michaelverdone wrote:Just go for it! If you don't make it to the top try and figure out why. Keep trying until you make it. Everyone who has told you to take it slow and try easier routes is right on in that it will make your initial 14er attempt easier. But, if you want to climb a 14er then just go out there and try it. Stay safe.


I agree with this assessment. I tried my first 14er at the WEE gathering! Elbert in 3 feet of snow, and it was the first time I ever wore snowshoes. I had no delusions; I just went up as far as I could, and then came back down. Did the same thing a month later with Quandary, and then just started banging away at the non-14er hikes, like Brainard lake, Bear and South Boulder, and spent most of the month of May postholing in the Lost Creek Wilderness. I highly recommend anything there! I did my first 14er on Memorial Day, Bierstadt, and then Sherman last week and Quandary today. I want to lose at least 50 pounds, so I think I have a decent idea of where you're coming from. Except I wasn't depressed, I was married! LOL

Don't be afraid to try!


I rarely see extremely overweight people on the top of even the easiest of 14ers. It's asking alot of your body to haul an additional 70 pounds up any mountain. The risk you run "going for it" without working up to it is misery and probable failure. Lose some weight, ease into hiking as others have suggested, then when the time is right, climb your first 14er.



Did I ever elude to a certainty of success? His probability of failure may be very high, indeed. But, I can say with near complete certainty that he will learn more by trying and failing than if he had a series of micro-successes on lesser hikes.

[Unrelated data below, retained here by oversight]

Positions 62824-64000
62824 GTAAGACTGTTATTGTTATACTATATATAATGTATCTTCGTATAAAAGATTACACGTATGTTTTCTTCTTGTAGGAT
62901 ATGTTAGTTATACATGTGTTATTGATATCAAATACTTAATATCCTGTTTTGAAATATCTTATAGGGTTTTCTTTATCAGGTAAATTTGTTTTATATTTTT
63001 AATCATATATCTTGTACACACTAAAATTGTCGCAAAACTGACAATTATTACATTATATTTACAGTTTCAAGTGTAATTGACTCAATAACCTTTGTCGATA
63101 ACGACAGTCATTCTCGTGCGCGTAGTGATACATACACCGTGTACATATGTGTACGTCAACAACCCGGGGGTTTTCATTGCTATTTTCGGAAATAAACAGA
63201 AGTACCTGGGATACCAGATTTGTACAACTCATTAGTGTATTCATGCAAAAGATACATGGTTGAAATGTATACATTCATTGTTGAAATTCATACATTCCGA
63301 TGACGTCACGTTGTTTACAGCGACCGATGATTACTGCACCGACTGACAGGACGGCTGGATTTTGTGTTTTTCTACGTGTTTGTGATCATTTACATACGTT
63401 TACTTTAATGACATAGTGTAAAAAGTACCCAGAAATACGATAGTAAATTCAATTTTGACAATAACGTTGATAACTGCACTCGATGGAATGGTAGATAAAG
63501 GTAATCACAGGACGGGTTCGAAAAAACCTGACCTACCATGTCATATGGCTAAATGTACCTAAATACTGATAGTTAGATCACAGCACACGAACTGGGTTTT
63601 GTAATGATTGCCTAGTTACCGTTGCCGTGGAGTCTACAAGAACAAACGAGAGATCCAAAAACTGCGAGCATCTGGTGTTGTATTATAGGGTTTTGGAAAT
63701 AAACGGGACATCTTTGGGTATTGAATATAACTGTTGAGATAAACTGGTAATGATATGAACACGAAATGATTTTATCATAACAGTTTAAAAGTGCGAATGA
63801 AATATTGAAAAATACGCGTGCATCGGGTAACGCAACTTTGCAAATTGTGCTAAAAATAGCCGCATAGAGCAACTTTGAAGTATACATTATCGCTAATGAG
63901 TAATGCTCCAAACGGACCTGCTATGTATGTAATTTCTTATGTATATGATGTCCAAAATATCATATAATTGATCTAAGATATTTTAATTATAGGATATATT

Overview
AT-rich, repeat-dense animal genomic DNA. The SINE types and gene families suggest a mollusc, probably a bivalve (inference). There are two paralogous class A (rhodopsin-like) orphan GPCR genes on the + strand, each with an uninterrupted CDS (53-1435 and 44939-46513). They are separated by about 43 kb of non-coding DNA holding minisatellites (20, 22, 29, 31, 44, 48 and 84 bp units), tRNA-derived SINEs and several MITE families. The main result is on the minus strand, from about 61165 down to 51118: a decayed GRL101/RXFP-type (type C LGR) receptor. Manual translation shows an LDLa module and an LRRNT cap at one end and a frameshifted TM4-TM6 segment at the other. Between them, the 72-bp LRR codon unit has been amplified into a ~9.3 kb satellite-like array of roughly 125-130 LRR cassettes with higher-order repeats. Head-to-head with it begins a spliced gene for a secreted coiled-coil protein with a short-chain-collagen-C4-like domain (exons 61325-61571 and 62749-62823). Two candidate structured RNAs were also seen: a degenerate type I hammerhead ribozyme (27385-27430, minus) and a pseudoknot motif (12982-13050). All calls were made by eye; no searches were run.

The guy wants to hike 14ers! Should he only be hiking them when his chances of success are near 100%? Give me a break!

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Postby quiznberry » Mon Jul 02, 2007 11:51 am

Flattop is an awesome hike. Then reward yourself by skirting Hallet and sliding down Andrew's Glacier. 8)

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Postby gdthomas » Mon Jul 02, 2007 11:55 am

michaelverdone wrote:
gdthomas wrote:
KeithK wrote:
michaelverdone wrote:Just go for it! If you don't make it to the top try and figure out why. Keep trying until you make it. Everyone who has told you to take it slow and try easier routes is right on in that it will make your initial 14er attempt easier. But, if you want to climb a 14er then just go out there and try it. Stay safe.